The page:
Sundance 2014 winners: ‘Whiplash’ wins big
PARK CITY, Utah — “Whiplash,” Damien Chazelle’s debut feature about a fraught relationship between a teacher and student at a New York music school, was the big winner at the Sundance Film Festival on Saturday night, taking the top audience and grand jury awards in the U.S. dramatic competition.
Sony Pictures Classics acquired “Whiplash” — which stars J.K. Simmons as an abusive instructor and Miles Teller as his prize drummer pupil — at the festival and aims to release it this year. This is the second year in a row that a single film scored the top two U.S. dramatic prizes; last year, “Fruitvale Station” took those two honors.
On the U.S. documentary side, the grand jury gave its top award to Tracy Droz Tragos’ and Andrew Droz Palermo’s “Rich Hill,” about a family in small-town Missouri facing intense financial hardship,” while Michael Rossato-Bennett’s Alzheimer’s documentary “Alive Inside: A Story of Music & Memory” won the audience prize.
Chazelle, 29, turned around his film from an award-winning short at the festival just last year. In accepting the prize Saturday, Chazelle said “Whiplash” was “not an easy movie to make, not an easy movie to convince people to make.”
“Alive Inside,” meanwhile, explores the effect of music on treating patients with dementia.
“I just made this film because it moved me, and I didn’t realize how big a topic it was,” Rossato-Bennett said in accepting the award.
The directing award in U.S. dramatic went to Cutter Hodierne, whose “Fishing Without Nets” was the latest drama about a Somali hijacking to come out of the film world. The prize was also notable because the film comes from Vice Media, the upstart Brooklyn, N.Y., company making forays into scripted feature films.
The world cinema dramatic grand jury prize went to Alejandro Fernandez Almendras’ “To Kill a Man.” The Chilean film explores a middle-class family standing up to bullies, both local and bureaucratic.
And the world cinema documentary grand jury prize went to Talal Derki’s “Return to Homs,” a story about an activist and a soccer star in the Syrian revolution. Accepting the prize, producer Orwa Nyrabia took a political tack, saying that the win “gives us some hope a president could be ousted and some president in another place could change his mind and do something finally.”
Although top awards mean a great deal of prestige and can land filmmakers high-profile gigs, they don’t always spell big returns at the box offiice. Despite strong reviews, “Fruitvale Station” generated just more than $16 million at the U.S. box office. The 2012 Sundance darling “Beasts of the Southern Wild” landed an Academy Award best picture nomination but managed only about $13 million at the U.S. box office.
Elsewhere in U.S. narrative categories, Craig Johnson and Mark Heyman took the prestigious Waldo Salt screenwriting prize for “The Skeleton Twins,” a story about a pair of reuniting siblings. The film, which stars Kristen Wiig and Bill Hader, was very warmly received at the festival. It has been acquired by Lionsgate/Roadside and will be released in late summer or early fall, according to its filmmaker.
Hodierne took to the stage with some of his actors and noted that “we went to the opposite side of the world” casting actors from Kenya in key parts. “If they could speak English, we’d really be talking right now,” he said as they stood behind him. One of the performers then took the microphone and said, “English small.... I love you, everybody. I love you, everybody.”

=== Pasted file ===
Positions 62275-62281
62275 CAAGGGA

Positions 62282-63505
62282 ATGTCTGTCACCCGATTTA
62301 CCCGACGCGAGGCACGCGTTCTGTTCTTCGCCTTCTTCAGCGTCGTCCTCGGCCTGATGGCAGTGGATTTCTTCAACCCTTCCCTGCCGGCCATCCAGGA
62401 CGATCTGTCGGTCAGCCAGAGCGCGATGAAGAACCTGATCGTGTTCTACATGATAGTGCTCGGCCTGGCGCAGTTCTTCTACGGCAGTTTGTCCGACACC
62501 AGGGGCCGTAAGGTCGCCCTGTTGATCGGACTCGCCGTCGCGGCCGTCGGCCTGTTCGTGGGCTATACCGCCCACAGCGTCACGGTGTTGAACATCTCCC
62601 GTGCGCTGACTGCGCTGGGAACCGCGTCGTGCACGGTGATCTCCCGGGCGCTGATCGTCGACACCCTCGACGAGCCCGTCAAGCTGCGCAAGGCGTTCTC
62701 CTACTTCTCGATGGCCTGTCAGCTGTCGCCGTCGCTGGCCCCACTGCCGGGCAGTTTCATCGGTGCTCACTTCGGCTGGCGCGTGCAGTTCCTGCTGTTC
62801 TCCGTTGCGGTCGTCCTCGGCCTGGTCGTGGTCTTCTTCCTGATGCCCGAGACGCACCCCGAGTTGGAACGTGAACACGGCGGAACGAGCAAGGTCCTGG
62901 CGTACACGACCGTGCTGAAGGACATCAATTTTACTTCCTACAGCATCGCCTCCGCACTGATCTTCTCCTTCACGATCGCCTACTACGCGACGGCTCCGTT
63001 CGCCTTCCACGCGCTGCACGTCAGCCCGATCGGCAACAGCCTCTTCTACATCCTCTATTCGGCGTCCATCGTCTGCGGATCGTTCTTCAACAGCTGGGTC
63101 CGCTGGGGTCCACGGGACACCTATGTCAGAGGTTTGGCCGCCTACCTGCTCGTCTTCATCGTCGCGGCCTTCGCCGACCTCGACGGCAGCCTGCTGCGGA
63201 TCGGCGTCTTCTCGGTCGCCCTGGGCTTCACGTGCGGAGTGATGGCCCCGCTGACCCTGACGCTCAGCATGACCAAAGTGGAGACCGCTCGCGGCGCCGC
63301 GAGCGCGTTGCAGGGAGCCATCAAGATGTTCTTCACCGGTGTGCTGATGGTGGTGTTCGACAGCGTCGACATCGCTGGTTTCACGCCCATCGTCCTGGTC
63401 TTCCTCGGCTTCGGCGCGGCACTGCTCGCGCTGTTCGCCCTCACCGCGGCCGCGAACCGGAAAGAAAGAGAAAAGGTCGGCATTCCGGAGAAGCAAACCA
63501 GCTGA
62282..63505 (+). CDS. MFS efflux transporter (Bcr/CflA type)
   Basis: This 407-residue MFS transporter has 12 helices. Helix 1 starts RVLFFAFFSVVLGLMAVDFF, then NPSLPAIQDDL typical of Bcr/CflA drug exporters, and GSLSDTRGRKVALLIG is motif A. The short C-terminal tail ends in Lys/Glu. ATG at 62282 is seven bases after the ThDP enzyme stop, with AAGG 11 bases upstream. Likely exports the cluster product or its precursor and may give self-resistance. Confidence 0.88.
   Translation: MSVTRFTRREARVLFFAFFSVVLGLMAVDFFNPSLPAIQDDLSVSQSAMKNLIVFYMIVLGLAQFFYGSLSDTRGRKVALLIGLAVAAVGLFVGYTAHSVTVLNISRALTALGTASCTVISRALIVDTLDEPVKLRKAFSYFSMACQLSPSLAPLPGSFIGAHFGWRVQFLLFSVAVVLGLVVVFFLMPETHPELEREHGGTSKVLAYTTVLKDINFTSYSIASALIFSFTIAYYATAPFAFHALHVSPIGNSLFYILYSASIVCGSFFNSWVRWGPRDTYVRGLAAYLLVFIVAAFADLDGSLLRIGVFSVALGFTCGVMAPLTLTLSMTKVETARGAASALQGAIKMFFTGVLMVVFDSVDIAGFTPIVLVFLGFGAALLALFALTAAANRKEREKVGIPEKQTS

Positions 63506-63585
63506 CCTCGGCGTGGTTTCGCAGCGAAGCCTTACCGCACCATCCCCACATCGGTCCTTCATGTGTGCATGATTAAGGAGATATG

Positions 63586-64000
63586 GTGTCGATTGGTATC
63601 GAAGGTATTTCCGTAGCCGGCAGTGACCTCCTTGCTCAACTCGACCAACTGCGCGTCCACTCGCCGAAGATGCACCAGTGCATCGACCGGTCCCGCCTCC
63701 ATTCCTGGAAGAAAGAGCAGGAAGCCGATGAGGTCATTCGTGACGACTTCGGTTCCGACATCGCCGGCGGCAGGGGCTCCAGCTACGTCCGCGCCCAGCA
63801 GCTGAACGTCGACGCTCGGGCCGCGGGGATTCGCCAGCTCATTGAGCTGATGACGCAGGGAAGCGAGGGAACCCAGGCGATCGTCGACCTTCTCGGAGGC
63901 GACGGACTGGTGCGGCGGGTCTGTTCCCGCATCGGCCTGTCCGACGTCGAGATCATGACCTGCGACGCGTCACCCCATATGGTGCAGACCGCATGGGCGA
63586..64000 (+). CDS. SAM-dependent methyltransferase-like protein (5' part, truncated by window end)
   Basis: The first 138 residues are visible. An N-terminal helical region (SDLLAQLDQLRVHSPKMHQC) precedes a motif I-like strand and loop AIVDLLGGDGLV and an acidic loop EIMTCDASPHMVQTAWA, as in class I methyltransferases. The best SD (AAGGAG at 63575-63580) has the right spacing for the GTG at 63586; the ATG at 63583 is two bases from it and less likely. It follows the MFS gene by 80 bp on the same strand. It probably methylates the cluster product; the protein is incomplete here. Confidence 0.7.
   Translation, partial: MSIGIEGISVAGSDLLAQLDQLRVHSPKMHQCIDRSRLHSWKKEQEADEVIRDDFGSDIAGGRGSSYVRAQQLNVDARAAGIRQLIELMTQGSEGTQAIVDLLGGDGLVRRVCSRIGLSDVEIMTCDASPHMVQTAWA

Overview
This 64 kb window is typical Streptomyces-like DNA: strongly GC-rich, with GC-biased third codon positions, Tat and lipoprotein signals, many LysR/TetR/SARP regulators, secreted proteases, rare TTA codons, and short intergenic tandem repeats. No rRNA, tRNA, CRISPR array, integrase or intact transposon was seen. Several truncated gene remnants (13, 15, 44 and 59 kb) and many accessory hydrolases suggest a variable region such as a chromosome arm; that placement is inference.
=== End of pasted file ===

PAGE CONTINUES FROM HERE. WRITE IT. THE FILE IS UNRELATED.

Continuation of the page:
In other prizes, a special U.S. documentary special jury award for “intuitive filmmaking” went to Jesse Moss’ “The Overnighters,” a look at a small-town ministry in North Dakota. A special jury prize also went to Edet Belzberg’s look at humanitarianism and diplomacy, “Watchers of the Sky,” for its use of animation; the film also took a documentary editing prize.
The directing prize in the U.S. documentary competition went to Ben Cotner and Ryan White for “The Case Against 8.” Shot over five years, the film explores from both sides the legal battle over California’s same-sex marriage legislation.
The U.S. dramatic jury gave a special award for breakthrough talent to Justin Simien’s “Dear White People,” his sendup of race relations on a college campus.
The audience prize in the fest’s Next section went to “Imperial Dreams,” directed by Malik Vitthal. Filmed in the Watts projects, the film tells the story of a young man trying to get his life back on track after returning home from a stint in jail.
The world dramatic jury gave a special prize to “God Help the Girl,” Belle and Sebastian frontman Stuart Murdoch’s directorial debut about a trio of young Glaswegians who come together to form a band.
“20,000 Days on Earth,” which transforms the convention of the behind-the-scenes music documentary, nabbed two prizes in the world documentary competition. The film, which portrays a surreal day in the life of musician Nick Cave, saw directors Jane Pollard and Iain Forsyth win the directing prize, while Jonathan Amos won the editing prize.
World cinema audience award for documentary went to Nadav Schirman’s “The Green Prince,” about a Palestinian informant and his relationship with his Israeli handlers. “Difret,” a story of marriage abduction in Ethiopia, directed by Zeresenay Berhane Mehari, won the world cinema audience award in the dramatic category.
This year’s Sundance Film Festival, the confab’s 30th annual edition, will wrap up Sunday.
Inside the business of entertainment
The Wide Shot brings you news, analysis and insights on everything from streaming wars to production — and what it all means for the future.
You may occasionally receive promotional content from the Los Angeles Times.